06.01.11 Shwedagon Paya
Or Shwe Dagon Pagoda if you prefer. There is often 3 different ways of spelling things here and no-one minds too much. So, yesterday we went for our first visit to the famous Shwedagon Paya (temple) which sits majestically at the top of a hill in the middle of Yangon and is a very sacred and holy place of pilgrimage for Myanmar’s if not the world’s Buddhists.
It is a ‘heart-stopping’ (Lonely Planet) ‘golden mystery…a beautiful, winking wonder’ (R. Kipling) or a sort of golden, bobbly dome affair (stupa), 98m from base to top and all covered in gold. And I mean GOLD. Some 60 tonnes of it, it is said, though it is also rumoured that the bottom half is just paint these days. And the official leaflet says there are 79 569 diamonds and precious stones inlaid at the top. Boy does it glisten in the sun! It can be seen for miles around, even at night and is a sight so spectacular, even Pete, who in his own words has seen a few things in his time, said he had seen nothing like it. It is quite, quite lovely.
It sits in a complex of gates and temples reached by a long, long series of steps. Or in fact escalators or even a lift, depending on which side you come in, North, East, South or West. We only discovered this latter fact on the way down but the exercise was good for us. Each gate has a Hall of Adoration and then there are deities and gods for all the planets, days of the week, some animal spirits (nats) and so on around the central golden-ness and also all around the sides too. In some of these temples people sit and eat their food and congregate and chat, it’s all very convivial. And on a lower level around the base people have shops and bustle about their business. It’s not like the Vatican in reverence though it’s probably just as important. And with equal amounts of gold, probably.
We had a great time wandering round, although the sun was blistering so it was nice to pop into a temple now and again. It’s hard to describe how opulent and impressive these are, many have giant Buddhas lining the sides, others have dragons and lions and such. Some are fairly simple, some are stone or marble, a couple are of the most ornate carved teak and all are colourful and beautiful, to my eye at least. There were lots of families and we saw a very sweet young boy of about 4 learning to pray with his mum and dad on each side. He was collapsing with tiredness and tedium and when he spotted us he tugged and tugged at mummy and daddy to look but to no avail. The look of disappointment as we disappeared out of view!
In fact we caused quite a stir all round. As Pete said, the monks could have cartwheeled naked around the temple and no-one would have noticed because apparently a white family with a blonde and blue-eyed boy is much more fascinating. To say we stick out is an understatement. There are tourists here of course, but not many. And not many with a shiny blonde angel child who smiles and laughs non-stop and is carried on his Daddy’s back in a baby-carrier (which also causes huge consternation wherever we go outside England, let alone Myanmar where I bet there aren’t many around).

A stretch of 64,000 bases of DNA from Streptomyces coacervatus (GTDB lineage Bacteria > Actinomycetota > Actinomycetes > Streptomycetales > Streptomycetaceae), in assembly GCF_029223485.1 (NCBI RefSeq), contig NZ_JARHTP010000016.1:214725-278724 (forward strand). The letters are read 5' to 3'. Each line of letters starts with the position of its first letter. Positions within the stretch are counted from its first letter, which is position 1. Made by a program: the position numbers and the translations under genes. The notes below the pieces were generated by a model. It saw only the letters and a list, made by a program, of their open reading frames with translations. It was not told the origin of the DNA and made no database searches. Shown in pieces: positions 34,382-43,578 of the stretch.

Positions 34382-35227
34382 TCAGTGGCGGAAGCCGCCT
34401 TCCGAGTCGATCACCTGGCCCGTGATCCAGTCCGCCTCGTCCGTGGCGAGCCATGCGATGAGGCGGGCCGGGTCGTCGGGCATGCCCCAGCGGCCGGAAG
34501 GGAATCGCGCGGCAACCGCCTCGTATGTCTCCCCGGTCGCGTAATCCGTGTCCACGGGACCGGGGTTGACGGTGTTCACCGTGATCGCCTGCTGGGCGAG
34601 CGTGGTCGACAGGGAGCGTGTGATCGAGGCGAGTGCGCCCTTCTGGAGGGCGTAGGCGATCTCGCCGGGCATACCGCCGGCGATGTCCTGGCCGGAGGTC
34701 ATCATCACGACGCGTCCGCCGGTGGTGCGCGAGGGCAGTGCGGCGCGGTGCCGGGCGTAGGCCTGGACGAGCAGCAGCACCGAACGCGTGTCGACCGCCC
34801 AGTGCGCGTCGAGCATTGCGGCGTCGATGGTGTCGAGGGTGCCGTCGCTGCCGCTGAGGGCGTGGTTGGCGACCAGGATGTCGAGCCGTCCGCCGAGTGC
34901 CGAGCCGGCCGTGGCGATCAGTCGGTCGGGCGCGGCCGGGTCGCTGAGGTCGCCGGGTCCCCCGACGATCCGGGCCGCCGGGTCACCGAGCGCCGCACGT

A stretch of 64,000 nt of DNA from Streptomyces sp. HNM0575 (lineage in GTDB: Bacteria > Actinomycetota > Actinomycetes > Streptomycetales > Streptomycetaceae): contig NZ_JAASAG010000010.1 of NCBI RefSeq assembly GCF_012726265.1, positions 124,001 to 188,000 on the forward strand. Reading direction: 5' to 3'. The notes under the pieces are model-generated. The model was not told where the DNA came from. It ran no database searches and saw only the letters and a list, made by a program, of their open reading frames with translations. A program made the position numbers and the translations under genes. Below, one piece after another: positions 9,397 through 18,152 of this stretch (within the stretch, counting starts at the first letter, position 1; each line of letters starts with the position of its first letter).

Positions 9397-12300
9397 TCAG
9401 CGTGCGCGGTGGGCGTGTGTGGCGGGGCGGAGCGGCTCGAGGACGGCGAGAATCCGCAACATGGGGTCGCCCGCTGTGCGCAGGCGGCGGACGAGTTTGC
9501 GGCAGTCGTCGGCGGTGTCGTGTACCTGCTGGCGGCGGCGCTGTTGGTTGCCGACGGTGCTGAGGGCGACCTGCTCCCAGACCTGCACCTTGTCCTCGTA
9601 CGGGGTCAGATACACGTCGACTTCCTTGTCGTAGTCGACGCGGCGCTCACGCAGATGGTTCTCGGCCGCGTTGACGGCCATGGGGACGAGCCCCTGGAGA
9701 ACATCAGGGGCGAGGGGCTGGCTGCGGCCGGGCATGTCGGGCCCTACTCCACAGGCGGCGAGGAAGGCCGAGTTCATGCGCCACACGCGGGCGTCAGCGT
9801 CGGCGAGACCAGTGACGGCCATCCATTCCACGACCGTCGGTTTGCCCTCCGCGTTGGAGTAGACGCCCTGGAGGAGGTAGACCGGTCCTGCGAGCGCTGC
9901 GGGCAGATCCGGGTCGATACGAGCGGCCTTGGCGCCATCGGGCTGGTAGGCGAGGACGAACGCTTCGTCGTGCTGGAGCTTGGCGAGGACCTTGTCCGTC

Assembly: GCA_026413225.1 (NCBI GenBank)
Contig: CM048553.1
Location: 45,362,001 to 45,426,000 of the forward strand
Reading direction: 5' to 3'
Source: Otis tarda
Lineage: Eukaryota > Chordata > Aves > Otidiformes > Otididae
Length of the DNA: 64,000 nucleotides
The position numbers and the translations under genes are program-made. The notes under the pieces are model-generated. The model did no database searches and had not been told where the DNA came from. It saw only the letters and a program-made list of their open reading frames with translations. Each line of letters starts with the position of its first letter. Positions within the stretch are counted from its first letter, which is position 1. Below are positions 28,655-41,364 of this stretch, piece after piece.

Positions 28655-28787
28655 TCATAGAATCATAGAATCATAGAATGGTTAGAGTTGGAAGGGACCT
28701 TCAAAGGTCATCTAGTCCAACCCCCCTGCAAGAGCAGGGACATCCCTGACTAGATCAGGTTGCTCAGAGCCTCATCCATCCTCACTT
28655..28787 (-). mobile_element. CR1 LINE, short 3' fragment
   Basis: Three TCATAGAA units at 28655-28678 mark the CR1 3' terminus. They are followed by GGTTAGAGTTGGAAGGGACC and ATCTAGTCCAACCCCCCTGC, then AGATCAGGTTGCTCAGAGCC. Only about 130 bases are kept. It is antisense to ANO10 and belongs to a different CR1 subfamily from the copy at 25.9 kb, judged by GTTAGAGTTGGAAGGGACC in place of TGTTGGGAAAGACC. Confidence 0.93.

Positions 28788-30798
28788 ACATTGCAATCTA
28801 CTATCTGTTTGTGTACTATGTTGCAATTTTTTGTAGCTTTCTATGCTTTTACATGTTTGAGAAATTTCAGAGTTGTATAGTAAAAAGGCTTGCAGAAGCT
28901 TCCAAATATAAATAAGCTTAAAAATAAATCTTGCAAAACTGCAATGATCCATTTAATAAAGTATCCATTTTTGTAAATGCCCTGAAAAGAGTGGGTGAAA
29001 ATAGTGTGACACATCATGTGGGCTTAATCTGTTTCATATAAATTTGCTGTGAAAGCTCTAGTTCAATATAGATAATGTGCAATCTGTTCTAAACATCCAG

Although we had been told that feet are considered dirty (we take our shoes off almost everywhere) and that it is considered offensive to touch someone’s head, including children, the first thing anyone did on approaching Alfie was, oddly, to tickle his feet and ruffle his hair. They were also taken by his chubby cheeks and legs which all got a good grabbing – so far he thinks this is funny but I can imagine the novelty will wear off quite soon. ‘He is fat!’ they declared merrily, ‘my brother’ laughed one man, plonking his little girl next to Alfie while the wife took a photo, ‘may I?’ said a raft of young ladies as they lined up with their cameras. If we thought Alfie caused a stir in Milan or Nairobi it was nothing compared with this. It’s the same in the supermarket. Pete and I will be discussing something and turn around to see 12 people surrounding us, pulling faces at our son. It was lovely in the hotel café the other day when the entire staff, from security to reception ran around after him while we had a drink. But at the Shwedagon Paya it got a little out of hand, at one point we couldn’t stop walking for causing such a crowd around us. It’s a bit weird but I am also enormously proud of my son for having such a lovely temperament and taking it all in his stride.
When we eventually set him down he went running off without a backwards glance and delighted in climbing around the temple steps. He is adept at getting strangers to do his bidding, causing much melting of hearts by stretching his arms out to be lifted up (so he can see better) and even bestowing the odd cuddle on an unsuspecting stranger. He even begged a few spoonfuls of rice off a security guard much to her amusement but was very definite in refusing a 4th helping, saying ‘ne’, shaking his head and running off again.
So that was our first experience of the famous temple. In time we will get a season ticket and no doubt take all our visitors there, probably even treat ourselves to a guided tour. But for this time we had seen enough after a couple of hours. And Alfie needed a rest from his fans!
06.01.11 Shwedagon Paya